The project is funded by a 2009 Andy Warhol Foundation art-writing grant. In each city, a receptionist, often a gallery intern, checks in the the work, and Waxman completes her 150-to-200-word reviews during 30-minute windows. As she types, her words appear on a screen, visible to everyone in the room.
Waxman set up her project at fort gondo compound for the arts on Cherokee Street, in collaboration with the nearby Luminary Center for the Arts. This past Thursday through Saturday, she reviewed about 30 local artists. The Luminary housed Waxman during her stay.
Waxman has taken her "60/wrd min art critic" to Kansas City, Mo.; Columbia, Ohio; and Portland, Maine. The idea is to provide reviews to artwork in places like St. Louis, which does not have a full-time reviewer.
“Cities that have an arts scene but not enough local criticism or any national or international recognition can use the project more meaningfully,” Waxman said.
The reviews are posted on the St. Louis Public Radio website.
Not less critical but less cruel
Many of the participants are emerging artists who haven’t been reviewed. Others include prominent artist and Washington University educator Buzz Spector, as well as Ilene Berman and Dail Chambers.
The Luminary and fort gondo put out a call for artists, who responded by email to Waxman. Waxman avoided looking at their work beforehand, even if they attached images to their emails. To begin the selection process, she assigned a number to each name.
“I put those numbers into a random number generator, which is like the proverbial hat,” Waxman explained.
Artists were assigned a time to bring in their work or images of their work. They could stay and watch Waxman’s review process if they chose.
“It continuously reminds me that there is a human being on the other side of that artwork that I’m writing about and I think that’s a healthy thing to be reminded of,” Waxman said.
Her reviews are not always positive. Does an artist reading the review word-by-word as she writes make her less critical?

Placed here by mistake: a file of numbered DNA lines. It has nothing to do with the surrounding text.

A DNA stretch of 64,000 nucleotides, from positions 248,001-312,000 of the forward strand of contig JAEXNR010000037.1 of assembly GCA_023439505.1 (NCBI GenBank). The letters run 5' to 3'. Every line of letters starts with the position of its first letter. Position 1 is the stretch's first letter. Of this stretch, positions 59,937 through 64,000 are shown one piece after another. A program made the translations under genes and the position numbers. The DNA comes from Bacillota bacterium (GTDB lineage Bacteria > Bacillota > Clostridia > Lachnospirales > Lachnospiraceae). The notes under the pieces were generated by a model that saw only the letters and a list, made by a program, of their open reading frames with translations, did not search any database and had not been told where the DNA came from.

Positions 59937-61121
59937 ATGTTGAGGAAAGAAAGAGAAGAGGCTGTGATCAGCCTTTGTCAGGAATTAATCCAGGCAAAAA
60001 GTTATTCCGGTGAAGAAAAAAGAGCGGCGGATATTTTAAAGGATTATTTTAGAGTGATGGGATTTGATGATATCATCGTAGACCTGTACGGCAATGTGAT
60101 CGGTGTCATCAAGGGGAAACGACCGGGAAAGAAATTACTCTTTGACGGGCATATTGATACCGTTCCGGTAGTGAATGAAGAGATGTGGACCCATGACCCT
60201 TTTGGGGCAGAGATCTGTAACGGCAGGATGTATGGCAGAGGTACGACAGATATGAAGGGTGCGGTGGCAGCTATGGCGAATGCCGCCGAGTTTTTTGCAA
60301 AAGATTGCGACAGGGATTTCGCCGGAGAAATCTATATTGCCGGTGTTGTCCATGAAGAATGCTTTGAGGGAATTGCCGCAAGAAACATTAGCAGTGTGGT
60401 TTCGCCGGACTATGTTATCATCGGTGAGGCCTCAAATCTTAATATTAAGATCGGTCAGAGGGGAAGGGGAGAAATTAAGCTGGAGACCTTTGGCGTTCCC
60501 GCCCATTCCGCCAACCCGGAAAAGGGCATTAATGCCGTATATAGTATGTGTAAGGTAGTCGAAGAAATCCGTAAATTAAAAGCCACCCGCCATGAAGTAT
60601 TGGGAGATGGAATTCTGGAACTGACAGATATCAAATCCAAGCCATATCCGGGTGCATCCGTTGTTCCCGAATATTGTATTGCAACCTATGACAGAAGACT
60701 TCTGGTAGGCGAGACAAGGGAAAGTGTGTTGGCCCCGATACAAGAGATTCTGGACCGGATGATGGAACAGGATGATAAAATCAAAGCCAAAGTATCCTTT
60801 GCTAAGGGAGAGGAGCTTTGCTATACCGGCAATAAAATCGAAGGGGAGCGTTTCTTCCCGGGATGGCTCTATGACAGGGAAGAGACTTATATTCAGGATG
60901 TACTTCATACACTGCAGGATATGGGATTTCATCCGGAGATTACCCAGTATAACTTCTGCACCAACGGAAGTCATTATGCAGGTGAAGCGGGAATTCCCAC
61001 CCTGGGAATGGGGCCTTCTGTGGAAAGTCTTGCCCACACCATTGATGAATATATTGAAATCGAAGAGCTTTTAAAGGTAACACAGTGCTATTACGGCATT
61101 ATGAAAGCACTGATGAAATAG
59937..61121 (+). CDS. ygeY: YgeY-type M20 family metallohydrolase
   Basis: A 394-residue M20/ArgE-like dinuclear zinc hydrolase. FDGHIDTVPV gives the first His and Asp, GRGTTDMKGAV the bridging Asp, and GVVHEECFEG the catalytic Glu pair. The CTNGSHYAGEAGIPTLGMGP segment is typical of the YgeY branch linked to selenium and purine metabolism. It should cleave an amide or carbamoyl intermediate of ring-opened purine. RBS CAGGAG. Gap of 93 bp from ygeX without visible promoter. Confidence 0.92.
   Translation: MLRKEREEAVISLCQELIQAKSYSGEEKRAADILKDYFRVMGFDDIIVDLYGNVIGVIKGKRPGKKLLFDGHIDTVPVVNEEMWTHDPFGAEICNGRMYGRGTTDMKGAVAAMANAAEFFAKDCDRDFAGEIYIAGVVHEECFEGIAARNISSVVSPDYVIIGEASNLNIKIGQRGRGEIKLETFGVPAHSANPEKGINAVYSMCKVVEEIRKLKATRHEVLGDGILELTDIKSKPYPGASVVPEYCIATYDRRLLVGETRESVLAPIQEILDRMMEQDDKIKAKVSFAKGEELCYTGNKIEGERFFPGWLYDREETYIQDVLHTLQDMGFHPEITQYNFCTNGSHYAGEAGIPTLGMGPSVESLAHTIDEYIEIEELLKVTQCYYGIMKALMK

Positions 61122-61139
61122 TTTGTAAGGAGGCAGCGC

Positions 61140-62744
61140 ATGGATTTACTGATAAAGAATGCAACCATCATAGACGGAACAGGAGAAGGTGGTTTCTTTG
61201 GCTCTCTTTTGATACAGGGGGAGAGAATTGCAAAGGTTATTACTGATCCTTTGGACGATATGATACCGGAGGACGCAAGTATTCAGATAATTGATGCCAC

“Instead of less critical, I would say, ‘less cruel,’” Waxman said. “If done that way, it ought to come out constructive, at worst.”
On the day we were there, several artists brought their work. John Early also brought his 4-year-old son. Three neighborhood children came in, too, and asked for some of the green bubble wrap that fort gondo co-owner Jessica Baran places between the art and the floor. She agreed to give them one piece, which they promptly divided among themselves.
Nine-year-old Jerry Shannon immediately put the bubble wrap to good use, employing it as a tap-dancing surface. (Story continues, below.)
Craving ‘outsider perspective’
With artists and various others watching, Waxman is also performing as an artist. She enjoys the company. It makes her feel less lonely as she works.
For Baran, the activity brings more life to the process.
"I think it's nice, actually, that it's conducive to hanging out," Baran said.
But how does Waxman cope with the sound of popping bubble wrap and other distractions? If you watch the video closely, you can see her point out one of her methods.
“I have earplugs in,” Waxman said.
And the children swirling around?
“It’s all a big blur in the background,” Waxman said. “And I like a big blur in the background.”
Joanna Hoge dropped off several pieces but chose not to watch her review in progress.
Hoge works in printmaking, drawing and embroidery. She’s in her second year of the MFA program at SIUE.
“Being so enmeshed in academia, I really crave sort of an outsider perspective, somebody who’s not in my same sphere,” Hoge said.
Here’s a portion of Waxman’s review of Hoge’s work:
Joanna Hoge wields a needle and thread as well as the roller of a printing press, with results that suggest the movement of substances physical and metaphysical through regions of the body: air and speech through the mouth, blood and lymph through the pelvis, warm touch and defensive protection around the torso. The awkward addition of photographic imagery and a bedroom setting feels unnecessary.
In an email response, Hoge said the review rang true.
"I was really interested, not only in what Lori picked up on thematically, but how she wove these impressions into a response that felt poetic, unfettered, and honest," Hoge said. "It was a valuable experience."
Baron first made contact with Waxman and her project through her own position as an art-writing instructor at Washington University. Baran explained that the “60/wrd min art critic” name has historical and farcical implications.
“She’s referring to the idea of being paid per minute. The idea is there is kind of an absurdist time theme,” Baran said. “In the past, even authors like Charles Dickens were paid by the word so this is this notion almost like how many words per minute can you type and be paid for.”
Baran has for years pointed out the lack of art criticism in St. Louis. For artists, a review is a critical part of growing and sustaining a career, she said.
“They use it to substantiate grant applications, residency applications and teaching opportunities, so it’s truly a really valuable currency for those who are working artists,” Baran said. “This opportunity to be written about, not only by a critic but one as accomplished, and frankly, as brilliant as Lori is, is quite a special opportunity.”
Click here to see Waxman's reviews.
Follow Nancy Fowler on Twitter: @NancyFowlerSTL